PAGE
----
Thursday, April 27, 2006

"Council OKs teams’ financing schemes" MetroNY 04/27/06

Or you can say "City Council decides that corporate welfare for Steinbrenner's billionaire team is more important than funding fire, police and emergency medical services for the rest of us."

Council OKs teams’ financing schemes

by patrick arden / metro new york

APR 27, 2006

CITY HALL — Nearly $1.4 billion in tax-exempt financing to build new stadiums for the Yankees and the Mets was passed yesterday by the City Council. The Mets plan to break ground this summer, while the Yankees still need federal approval for its use of parkland.

But both teams also need the IRS to approve the legality of the city’s financing scheme, because tax-exempt bonds can’t be used to finance stadiums unless the debt is repaid with money that would normally go to the city. Under the current plan, the teams would service their tax-exempt bonds with payments in lieu of property taxes, or PILOTs, though they currently pay no property taxes. The city’s Independent Budget Office said this may not fly with the feds, and it wondered what city taxes could equal the large size of debt payments required from the teams.

Before yesterday’s vote, Speaker Christine Quinn recalled the Council’s fight last year for the right to approve the city’s use of PILOTs. In those debates the city’s corporation counsel testified that PILOTS “are not revenues to the city,” while the Council claimed otherwise. Quinn said, “It is an appropriate use of PILOTs to allow for both of these stadia to get tax-exempt financing.”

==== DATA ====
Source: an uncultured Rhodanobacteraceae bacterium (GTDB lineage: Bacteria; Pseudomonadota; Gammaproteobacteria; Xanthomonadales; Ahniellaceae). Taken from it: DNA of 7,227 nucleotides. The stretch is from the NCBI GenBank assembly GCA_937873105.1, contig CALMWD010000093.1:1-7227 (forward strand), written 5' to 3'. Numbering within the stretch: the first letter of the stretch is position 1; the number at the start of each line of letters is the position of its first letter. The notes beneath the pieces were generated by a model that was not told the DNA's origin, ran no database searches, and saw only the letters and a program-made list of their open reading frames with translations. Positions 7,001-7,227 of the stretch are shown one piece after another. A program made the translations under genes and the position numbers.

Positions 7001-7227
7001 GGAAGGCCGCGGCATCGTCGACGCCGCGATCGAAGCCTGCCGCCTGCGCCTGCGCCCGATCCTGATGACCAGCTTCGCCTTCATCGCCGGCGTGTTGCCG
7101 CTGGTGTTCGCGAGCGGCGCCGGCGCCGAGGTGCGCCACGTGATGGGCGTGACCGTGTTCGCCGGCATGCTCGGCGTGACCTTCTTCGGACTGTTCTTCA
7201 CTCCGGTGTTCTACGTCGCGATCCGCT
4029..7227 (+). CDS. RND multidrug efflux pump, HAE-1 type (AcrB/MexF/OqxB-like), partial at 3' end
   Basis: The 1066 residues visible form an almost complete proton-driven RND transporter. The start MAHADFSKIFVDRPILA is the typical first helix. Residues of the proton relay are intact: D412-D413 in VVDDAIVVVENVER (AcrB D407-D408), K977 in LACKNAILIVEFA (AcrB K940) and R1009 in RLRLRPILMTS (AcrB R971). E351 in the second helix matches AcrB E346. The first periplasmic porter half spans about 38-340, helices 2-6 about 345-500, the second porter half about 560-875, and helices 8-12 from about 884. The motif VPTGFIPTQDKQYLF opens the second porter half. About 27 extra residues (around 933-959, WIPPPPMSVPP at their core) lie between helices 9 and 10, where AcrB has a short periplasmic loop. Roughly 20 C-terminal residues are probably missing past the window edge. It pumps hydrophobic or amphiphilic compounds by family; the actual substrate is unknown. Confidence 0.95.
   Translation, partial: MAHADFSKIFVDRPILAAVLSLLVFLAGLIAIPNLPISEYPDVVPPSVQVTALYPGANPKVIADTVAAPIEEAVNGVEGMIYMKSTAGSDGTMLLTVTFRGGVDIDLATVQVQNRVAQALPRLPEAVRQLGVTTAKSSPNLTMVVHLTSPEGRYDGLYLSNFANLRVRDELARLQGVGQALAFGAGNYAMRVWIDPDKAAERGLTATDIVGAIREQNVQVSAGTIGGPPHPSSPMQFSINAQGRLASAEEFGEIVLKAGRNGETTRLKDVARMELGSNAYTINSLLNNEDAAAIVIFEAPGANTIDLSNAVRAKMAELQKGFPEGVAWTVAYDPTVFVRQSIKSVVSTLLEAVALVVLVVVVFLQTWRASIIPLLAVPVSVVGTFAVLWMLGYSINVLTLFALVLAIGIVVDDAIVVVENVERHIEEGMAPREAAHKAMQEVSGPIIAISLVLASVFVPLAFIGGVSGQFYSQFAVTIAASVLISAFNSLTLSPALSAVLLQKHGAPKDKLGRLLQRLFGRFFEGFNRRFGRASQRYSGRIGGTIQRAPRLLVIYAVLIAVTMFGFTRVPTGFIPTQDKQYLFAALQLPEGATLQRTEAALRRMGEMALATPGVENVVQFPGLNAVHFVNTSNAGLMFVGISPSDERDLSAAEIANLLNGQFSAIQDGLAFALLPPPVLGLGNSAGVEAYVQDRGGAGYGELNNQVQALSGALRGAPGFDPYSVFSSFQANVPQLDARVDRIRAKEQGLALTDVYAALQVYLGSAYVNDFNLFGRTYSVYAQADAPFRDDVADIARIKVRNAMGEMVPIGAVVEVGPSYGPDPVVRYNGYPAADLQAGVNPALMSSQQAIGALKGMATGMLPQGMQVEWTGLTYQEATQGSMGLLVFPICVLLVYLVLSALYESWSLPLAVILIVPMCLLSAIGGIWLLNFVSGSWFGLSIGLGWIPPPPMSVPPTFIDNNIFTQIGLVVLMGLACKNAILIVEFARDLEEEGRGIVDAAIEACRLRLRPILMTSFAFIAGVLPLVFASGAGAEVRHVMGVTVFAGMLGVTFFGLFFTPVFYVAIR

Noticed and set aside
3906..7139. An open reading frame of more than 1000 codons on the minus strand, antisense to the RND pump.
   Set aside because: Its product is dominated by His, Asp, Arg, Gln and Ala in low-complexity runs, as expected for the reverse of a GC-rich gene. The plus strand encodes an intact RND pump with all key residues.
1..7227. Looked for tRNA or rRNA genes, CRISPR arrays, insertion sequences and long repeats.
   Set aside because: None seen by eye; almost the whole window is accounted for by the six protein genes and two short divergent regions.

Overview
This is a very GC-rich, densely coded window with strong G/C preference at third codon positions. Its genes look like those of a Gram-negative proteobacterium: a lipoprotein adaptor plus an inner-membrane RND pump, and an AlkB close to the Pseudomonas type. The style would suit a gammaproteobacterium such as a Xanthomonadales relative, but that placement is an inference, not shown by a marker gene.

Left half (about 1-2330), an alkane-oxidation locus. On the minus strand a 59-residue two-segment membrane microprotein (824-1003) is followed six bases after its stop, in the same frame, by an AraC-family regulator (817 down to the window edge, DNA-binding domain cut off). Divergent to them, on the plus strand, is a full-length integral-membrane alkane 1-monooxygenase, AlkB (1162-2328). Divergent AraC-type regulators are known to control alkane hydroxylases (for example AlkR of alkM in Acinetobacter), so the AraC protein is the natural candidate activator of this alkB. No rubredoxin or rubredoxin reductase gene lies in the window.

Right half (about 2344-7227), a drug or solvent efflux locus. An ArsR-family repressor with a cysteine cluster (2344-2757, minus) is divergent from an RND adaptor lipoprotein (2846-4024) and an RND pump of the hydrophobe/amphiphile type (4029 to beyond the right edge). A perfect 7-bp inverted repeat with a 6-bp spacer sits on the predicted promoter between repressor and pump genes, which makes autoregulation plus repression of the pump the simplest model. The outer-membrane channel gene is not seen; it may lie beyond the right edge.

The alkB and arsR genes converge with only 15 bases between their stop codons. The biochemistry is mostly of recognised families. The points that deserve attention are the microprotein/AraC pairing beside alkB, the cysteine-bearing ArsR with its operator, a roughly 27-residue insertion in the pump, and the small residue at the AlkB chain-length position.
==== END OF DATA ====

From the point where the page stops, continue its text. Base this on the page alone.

Councilman Charles Barron disagreed. “At a time when they’re increasing rent in public housing, the Mets and the Yanks get free rent,” he said. “In the long run, the only people that are going to benefit tremendously from this are the Mets and the Yanks.”

Jeff Wilpon, chief operating officer of the Mets, was grateful for the city’s subsidy, and said an 11th-hour community partnership agreement the team reached with Queens Councilmen was “fair.”

“I think it’s good to spend money on the poor, but it’s also good to spend money on the stadiums,” said Wilpon.

And what if the team doesn’t get its tax-exempt bonds?

“We’ll be fine if it doesn’t go through,” he said, “but we’re hopeful.”

City’s budget priorities

Top 10 “highlights” in the mayor’s 2006-2010 capital plan (in millions).

• Bridges: $2,521

• Affordable housing: $1,980

• Croton water facility: $1,050

• Street reconstruction: $864

• Transfer stations: $483

• Street resurfacing: $432

• New stadiums for the Yankees and Mets: $265

• Fire and EMT facilities: $215

• Dam reconstruction:$210

• Police facilities: $133


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